This is a resin kit, and all parts, including the tracks are resin.  The airframe consists of 17 parts, while the tank is made up of 52 parts, including wheels and track sections. Casting appears to be of reasonable quality, although a few of the parts were slightly warped for whatever reason. There were a few cavities in the wingtips which required filling, but this seems to be a typical problem with resin kits.

 On the plus side, the major parts appear to be accurate in outline.  Small indentations appear on the wing surfaces to locate the points for strut attachments.  The few instances of flash are easily removed, and the resin is brittle, but not brittle enough to snap off when being removed from the spurs.  The wings are relatively flat, but have a slight droop.

 On the down side, there are some major problems with the kit which, fortunately can be corrected without major surgery. The tank used resin tracks, which are molded in sections.  The longer sections attach to the bogie wheels with little problem, and a large number of single track links are intended to be inserted into the system to take care of the curved portions of the track. These units are VERY small, and can be lost easily, so there are many more than needed.

 On the airframe there are major problems, mainly stemming from the fact that resource material is scarce, and some of that which is available is clearly wrong.  When I first obtained this review sample from Scott VanAken, I contacted a friend in Russia who happened to have a book which deals with the A-40.  He sent me a four view line drawing that looks pretty good, along with a color three view that he said was suspect. He sent me some information on the aircraft that was not included in the instructions.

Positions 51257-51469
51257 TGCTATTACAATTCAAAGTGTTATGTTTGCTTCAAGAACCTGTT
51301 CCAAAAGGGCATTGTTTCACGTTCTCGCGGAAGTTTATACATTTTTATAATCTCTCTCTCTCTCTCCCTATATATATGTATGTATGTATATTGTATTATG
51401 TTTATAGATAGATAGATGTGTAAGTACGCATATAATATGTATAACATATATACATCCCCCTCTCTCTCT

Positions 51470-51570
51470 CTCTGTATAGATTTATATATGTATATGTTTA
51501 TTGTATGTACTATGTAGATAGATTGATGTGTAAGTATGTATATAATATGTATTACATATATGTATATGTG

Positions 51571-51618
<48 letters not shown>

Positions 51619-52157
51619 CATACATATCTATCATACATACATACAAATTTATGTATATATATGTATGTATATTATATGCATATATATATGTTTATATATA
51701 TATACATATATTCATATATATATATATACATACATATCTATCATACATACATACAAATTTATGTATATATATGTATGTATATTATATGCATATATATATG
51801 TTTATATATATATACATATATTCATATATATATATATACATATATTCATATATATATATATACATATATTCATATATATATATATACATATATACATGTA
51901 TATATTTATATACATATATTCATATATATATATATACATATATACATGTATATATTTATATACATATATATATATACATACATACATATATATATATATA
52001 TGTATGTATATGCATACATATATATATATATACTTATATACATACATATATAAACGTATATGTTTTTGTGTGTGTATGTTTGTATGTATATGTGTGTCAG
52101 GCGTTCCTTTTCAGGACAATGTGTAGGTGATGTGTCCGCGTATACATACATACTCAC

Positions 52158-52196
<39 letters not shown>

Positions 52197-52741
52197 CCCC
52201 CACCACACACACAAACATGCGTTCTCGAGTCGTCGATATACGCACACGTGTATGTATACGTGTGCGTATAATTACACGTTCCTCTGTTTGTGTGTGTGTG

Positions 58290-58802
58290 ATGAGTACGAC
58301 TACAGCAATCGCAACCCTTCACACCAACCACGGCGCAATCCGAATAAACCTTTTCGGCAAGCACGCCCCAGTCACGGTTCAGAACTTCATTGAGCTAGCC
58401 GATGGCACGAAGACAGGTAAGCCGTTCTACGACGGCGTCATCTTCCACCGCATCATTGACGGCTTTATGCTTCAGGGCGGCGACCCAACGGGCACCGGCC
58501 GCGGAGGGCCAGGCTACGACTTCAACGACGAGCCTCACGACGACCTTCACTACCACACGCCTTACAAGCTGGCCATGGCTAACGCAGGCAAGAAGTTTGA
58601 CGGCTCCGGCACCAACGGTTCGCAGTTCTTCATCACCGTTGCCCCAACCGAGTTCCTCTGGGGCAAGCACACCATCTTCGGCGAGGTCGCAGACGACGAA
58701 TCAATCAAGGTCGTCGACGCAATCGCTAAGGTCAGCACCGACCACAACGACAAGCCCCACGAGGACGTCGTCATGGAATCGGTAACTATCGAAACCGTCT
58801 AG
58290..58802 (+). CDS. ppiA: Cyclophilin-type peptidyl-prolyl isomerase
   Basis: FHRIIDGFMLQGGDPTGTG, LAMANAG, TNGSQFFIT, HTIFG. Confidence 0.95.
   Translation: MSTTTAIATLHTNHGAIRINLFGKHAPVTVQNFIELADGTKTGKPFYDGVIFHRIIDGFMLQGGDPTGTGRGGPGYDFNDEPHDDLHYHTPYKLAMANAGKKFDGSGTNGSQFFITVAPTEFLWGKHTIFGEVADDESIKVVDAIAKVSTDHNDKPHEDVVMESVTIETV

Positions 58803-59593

He also sent me two actual photos of the beast, and these differ from both line drawings in a number of ways.  Although the instructions include one of the photos, a direct front view, there is not much detail visible, but the print I received from Russia was much better. The best view, however, is the side view, and this reveals some of the problems.

 The three view drawings do not show a bracing strut stabilizing the twin booms, located about halfway between the trailing edge of the wing and the tailplane, but this is included in the kit. The photo doesnít show it, mainly because of the angle of the photos, but it is shown in the kit instructions. Neither three view drawings from Russia show it. It is logical to assume that it possibly was there, but I canít prove it.  I included it. It made the flimsy structure a little stronger.